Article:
Alternative energy options

Published
13/08/2015


Andy Magness an adventurer and endurance junkie investigates alternative energy options for training and racing.

Are you a triathlete?  A marathoner, or maybe even--oooohhh--an ultramarathoner?  What about adventure racing (my favorite), ever done one of those?  Awesome.  You’re just who I want to talk to so listen up: I’m going to save you money.

First, let’s do some math.  A general nutritional ‘rule of thumb’ in the racing world suggests consuming approximately one ‘energy gel’ roughly every 45 minutes.  For the average marathoner, this equates to between four and five gels.  An Iron Distance triathlete will be expected to consume well more than a dozen. Run a 100 miler and conventional wisdom will have you reaching for the equivalent of 30 or more gels.  Considering that the retail price tag of a typical gel, which offers up 100 calories of ‘a scientifically developed combination of different carbohydrates’ perfectly blended carbohydrates, is somewhere between 2 and 3 dollars and the cost of running that race has just gone up quite a bit.  And of course, you’d never want to flaunt the party line of making sure you’ve thoroughly tested anything that passes your lips during your big effort, right?  All this adds up so that even a single racer in a marathon can be spending upwards more than $50 in energy gels alone. Don’t get me started on the various blocks, wafers, and myriad of other options that are marketed as race food. Needless to say, it’s no wonder that given the present popularity of endurance racing and the mainstreaming of the marathon distance that companies like PowerBar are reporting annual revenues in the hundreds of millions of dollars.

Photo - supplied

But maybe it is time to stop wasting your money. 

I know, I know--you’re already thinking of all the reasons why you’re not.  Reasons why the gels and bloks (what’s so cool about bad spelling anyway?) and all their little friends are actually critical parts of your successful race day.  Reasons why you need to make that last minute trip to the sporting goods store in tomorrow’s running kit with your race number conveniently peeking out from your pocket or perhaps already attached (you like to plan ahead after all!) and casually mention how your stash was a bit low and with the big race tomorrow…

All fun poking aside, really--seriously, stop wasting your money. 

It isn’t that energy gels don’t do what they say they do.  There is plenty of documentation and research to show that endurance is improved with the ingestion of the right level of simple carbohydrate (glucose) along with water, which is, surprise surprise, about 100 calories worth every 45 minutes, give or take.There are also a large number of studies that compare glucose supplementation alone vs. glucose plus fructose.  Although better than half of these studies seem to indicate that in fact the latter option does allow for greater exogenous carbohydrate oxidation (do you even know what that is?!), it is not quite the open and shut case most gel peddlers will have you believe. The problem, rathter, is that energy gels are just a really, REALLY expensive way buy sugar.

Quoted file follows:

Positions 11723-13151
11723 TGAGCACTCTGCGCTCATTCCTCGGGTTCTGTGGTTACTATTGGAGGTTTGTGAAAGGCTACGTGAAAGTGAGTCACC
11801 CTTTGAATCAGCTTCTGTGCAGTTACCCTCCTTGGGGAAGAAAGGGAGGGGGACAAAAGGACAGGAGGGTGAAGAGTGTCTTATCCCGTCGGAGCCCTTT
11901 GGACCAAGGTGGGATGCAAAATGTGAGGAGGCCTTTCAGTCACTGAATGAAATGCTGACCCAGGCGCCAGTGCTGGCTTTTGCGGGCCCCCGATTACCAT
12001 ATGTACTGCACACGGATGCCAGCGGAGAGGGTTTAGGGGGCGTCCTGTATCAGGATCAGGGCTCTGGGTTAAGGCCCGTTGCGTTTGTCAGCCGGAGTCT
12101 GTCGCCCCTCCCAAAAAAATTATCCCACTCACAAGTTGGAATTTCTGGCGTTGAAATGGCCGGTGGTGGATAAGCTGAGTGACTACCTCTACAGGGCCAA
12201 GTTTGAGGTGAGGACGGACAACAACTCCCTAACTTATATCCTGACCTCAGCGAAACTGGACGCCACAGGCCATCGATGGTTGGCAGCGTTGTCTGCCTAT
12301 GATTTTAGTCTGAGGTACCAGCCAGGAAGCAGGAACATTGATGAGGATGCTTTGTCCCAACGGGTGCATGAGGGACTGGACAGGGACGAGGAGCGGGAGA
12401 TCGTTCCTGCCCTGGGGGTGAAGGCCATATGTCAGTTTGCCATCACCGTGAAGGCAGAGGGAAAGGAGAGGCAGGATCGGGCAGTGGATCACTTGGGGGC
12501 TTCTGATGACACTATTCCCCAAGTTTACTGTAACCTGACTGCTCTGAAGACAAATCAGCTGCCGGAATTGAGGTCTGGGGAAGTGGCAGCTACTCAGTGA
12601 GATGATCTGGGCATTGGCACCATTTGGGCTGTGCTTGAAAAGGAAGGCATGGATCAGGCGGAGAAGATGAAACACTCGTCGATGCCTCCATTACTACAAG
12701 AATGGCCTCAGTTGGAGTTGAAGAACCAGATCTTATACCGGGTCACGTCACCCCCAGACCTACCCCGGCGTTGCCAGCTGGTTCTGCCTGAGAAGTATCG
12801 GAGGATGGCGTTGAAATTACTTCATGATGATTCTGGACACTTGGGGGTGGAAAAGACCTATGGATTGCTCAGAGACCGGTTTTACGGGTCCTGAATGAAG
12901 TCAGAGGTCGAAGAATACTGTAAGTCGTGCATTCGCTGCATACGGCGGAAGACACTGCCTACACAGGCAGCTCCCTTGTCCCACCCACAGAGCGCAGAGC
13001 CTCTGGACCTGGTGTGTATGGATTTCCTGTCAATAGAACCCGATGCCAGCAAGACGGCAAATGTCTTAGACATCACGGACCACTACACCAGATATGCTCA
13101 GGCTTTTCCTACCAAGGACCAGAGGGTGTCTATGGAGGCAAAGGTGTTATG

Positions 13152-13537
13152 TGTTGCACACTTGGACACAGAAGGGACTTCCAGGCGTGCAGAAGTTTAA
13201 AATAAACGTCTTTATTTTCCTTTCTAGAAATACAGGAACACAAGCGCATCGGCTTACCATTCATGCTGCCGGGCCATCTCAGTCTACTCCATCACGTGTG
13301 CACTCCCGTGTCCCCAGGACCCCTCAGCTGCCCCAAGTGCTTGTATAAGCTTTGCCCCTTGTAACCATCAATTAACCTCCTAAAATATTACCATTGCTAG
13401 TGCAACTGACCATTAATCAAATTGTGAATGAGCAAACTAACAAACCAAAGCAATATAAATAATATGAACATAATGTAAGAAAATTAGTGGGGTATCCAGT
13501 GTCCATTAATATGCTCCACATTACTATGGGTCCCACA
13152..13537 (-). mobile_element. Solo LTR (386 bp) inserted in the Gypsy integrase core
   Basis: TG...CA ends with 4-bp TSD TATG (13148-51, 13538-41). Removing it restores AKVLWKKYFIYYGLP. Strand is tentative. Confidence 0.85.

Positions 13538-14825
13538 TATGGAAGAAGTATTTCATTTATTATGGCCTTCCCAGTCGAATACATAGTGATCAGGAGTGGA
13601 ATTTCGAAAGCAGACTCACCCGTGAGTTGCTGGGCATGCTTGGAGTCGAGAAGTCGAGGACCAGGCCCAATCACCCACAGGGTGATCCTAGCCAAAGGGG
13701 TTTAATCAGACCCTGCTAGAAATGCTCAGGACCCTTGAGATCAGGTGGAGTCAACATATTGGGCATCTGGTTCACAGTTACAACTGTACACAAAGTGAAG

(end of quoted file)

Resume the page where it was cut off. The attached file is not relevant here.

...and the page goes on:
Energy gel companies, of course, won’t tell you this. They will, however, offer up plenty of links to the scientific studies that seem to ‘prove’ the efficacy of what they are selling you--full on research reports with mathematical equations and p-values (do you even know what those are?!)  Most of us, even those really keen to see for ourselves, will simply take a glance at something with so many numbers and symbols before deciding we’ve done our due diligence and start shelling out the cash for those little packets of paste. Yes, there is plenty of science behind carbohydrate supplementation during endurance effort.  Unfortunately, essentially ZERO of that science supports the conclusion that expensive brand X is the way to go.  Here is a summary of what we know, what we kind of know, and what we don’t know at all.

What we know: Ingestion of carbohydrates improves endurance performance, period.  The generally accepted reason for this is that by ingesting carbohydrates during exercise, we increase the amount of available CHO in our bloodstream (called exogenous CHO, as opposed to endogenous CHO, which is in the body as glycogen).  The more we are able to rely on exogenous sources of CHO to supplement glycogen, the longer we can utilize carbohydrate as a primary fuel source and perform at a certain level .  We can’t just shovel down the gels though--our intake of useful carbohydrates during exercise is limited by the rate our body can absorb them. We know all this because exogenous sources of CHO can be ‘labeled’ with tracer chemicals which, when the body uses these carbs for energy, produces a certain by-product which we can detect. For most people, ingesting more than about 100 calories of simple sugar every 45 minutes or so doesn’t increase the amount of exogenous CHO that is used as fuel.